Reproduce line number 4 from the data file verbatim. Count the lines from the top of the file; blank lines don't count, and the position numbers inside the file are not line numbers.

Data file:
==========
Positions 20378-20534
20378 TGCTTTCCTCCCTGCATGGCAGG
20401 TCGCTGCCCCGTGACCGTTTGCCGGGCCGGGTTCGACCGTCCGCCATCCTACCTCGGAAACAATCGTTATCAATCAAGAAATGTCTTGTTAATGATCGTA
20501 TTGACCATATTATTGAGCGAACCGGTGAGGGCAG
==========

20501 TTGACCATATTATTGAGCGAACCGGTGAGGGCAG